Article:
17 Sep 2013

Forest owners racing clock to salvage timber

7:15 am on 17 September 2013

Canterbury forest owners are up against the clock as they face the huge task of recovering a massive amount of wind-blown wood from their plantations in the next few months.

The industry is still assessing the cost of last week's wind storm that left plantations, wood lots and shelter belts in tatters throughout the region.

Canterbury-based forestry consultant and manager Allan Laurie said hundreds of thousands of tonnes of wood had been felled or, according to one estimate, the equivalent of up to five years' harvest.

Forest owners would have to move fast to recover the wood before it started to deteriorate, he said.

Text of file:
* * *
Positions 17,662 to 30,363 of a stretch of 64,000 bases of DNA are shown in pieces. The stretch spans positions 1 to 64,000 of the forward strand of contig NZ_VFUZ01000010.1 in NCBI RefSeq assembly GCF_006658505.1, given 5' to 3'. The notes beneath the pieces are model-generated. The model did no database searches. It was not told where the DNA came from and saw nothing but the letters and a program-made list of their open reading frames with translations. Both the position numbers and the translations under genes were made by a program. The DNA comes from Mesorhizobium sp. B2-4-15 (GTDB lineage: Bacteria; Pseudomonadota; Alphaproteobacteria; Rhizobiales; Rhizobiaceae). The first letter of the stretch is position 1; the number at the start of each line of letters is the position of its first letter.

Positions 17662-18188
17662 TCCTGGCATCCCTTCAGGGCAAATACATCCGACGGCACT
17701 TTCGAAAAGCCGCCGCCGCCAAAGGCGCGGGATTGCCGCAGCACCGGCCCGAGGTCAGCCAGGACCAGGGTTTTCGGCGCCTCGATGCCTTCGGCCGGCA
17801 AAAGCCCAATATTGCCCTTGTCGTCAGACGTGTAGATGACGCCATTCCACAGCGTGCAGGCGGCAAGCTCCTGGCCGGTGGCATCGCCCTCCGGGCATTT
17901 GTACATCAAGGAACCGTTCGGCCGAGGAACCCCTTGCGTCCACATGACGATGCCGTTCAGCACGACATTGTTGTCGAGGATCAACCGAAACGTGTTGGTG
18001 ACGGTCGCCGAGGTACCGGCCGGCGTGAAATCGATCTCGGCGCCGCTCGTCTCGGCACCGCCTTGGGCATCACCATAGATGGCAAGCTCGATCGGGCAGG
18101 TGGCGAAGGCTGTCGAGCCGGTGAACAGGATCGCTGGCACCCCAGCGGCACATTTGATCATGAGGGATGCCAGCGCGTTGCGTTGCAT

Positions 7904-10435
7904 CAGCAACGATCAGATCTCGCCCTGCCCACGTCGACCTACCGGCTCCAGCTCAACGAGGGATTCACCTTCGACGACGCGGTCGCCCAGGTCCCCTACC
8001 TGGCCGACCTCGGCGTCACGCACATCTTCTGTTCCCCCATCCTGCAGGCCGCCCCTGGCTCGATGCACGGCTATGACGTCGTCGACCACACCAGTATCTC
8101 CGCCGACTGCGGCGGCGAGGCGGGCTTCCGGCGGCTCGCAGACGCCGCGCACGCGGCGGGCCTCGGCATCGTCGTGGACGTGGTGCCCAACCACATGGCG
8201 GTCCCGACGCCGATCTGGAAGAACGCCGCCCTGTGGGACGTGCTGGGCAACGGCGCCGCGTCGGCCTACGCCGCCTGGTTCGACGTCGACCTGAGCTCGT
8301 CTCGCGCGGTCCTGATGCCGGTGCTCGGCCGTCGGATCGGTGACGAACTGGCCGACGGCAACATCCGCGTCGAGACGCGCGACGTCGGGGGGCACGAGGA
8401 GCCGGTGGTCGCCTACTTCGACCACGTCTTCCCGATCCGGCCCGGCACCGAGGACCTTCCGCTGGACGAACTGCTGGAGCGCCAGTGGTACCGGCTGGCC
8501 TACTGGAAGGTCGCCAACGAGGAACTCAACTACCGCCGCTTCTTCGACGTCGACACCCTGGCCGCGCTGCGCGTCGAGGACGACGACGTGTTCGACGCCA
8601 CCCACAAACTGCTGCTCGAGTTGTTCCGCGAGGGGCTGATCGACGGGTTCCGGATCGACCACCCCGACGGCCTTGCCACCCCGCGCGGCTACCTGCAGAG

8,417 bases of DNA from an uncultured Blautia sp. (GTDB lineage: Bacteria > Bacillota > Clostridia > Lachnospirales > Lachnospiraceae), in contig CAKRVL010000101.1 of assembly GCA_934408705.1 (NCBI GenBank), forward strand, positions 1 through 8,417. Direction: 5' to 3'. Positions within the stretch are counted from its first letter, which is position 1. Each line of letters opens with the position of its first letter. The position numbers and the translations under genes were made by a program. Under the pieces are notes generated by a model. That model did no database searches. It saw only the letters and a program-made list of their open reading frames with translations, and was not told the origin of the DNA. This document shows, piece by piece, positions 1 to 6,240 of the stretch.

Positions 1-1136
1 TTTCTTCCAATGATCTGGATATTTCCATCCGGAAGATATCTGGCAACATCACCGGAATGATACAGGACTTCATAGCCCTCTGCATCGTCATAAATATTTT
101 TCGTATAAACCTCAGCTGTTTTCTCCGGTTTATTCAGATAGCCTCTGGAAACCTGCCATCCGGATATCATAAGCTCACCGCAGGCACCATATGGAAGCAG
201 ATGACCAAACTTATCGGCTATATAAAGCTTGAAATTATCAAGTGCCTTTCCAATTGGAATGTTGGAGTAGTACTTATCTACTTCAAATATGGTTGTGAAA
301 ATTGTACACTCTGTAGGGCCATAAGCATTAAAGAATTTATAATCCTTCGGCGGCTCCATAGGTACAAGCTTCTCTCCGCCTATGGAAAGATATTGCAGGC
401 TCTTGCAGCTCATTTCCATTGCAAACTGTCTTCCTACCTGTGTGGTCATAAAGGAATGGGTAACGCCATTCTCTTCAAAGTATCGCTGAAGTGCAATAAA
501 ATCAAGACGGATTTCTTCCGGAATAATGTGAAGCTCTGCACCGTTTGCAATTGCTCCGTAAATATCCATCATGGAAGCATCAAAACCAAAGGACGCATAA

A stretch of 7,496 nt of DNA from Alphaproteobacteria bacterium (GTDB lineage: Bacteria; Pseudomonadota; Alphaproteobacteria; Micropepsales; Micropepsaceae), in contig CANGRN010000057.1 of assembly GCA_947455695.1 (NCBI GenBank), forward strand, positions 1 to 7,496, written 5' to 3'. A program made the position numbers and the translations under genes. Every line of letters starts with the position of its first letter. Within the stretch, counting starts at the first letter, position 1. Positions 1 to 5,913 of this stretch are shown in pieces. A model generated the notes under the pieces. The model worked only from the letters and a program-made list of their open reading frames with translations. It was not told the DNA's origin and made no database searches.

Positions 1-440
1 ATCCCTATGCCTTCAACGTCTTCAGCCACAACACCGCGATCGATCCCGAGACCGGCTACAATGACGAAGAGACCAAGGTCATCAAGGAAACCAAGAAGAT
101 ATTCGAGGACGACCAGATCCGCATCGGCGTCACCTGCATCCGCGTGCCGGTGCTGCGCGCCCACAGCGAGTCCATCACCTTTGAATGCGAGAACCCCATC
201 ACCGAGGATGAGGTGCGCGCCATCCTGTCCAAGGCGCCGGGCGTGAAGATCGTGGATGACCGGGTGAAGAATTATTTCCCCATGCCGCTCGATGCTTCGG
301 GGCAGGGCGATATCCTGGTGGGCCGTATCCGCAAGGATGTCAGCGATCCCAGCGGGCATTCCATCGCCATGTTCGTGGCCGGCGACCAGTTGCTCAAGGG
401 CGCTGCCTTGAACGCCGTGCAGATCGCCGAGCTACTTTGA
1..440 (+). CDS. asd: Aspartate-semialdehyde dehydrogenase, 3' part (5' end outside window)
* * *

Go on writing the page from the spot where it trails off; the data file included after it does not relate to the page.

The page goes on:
"For the domestic market, where the buyers demand that the wood is free of sap stain ... we've got only probably two to three months to get that wood into them in a non-contaminated state," Mr Laurie said.

"But the export scene is a little bit easier. The Chinese, which is the dominant market for Canterbury, they're not quite so concerned about sap stain because the timber is mostly used in form work - holding up concrete and so forth.

"So... we may have up to 12 months to recover volume where it's going to export."

Logging crews would have to be brought in from outside Canterbury to help, Mr Laurie said.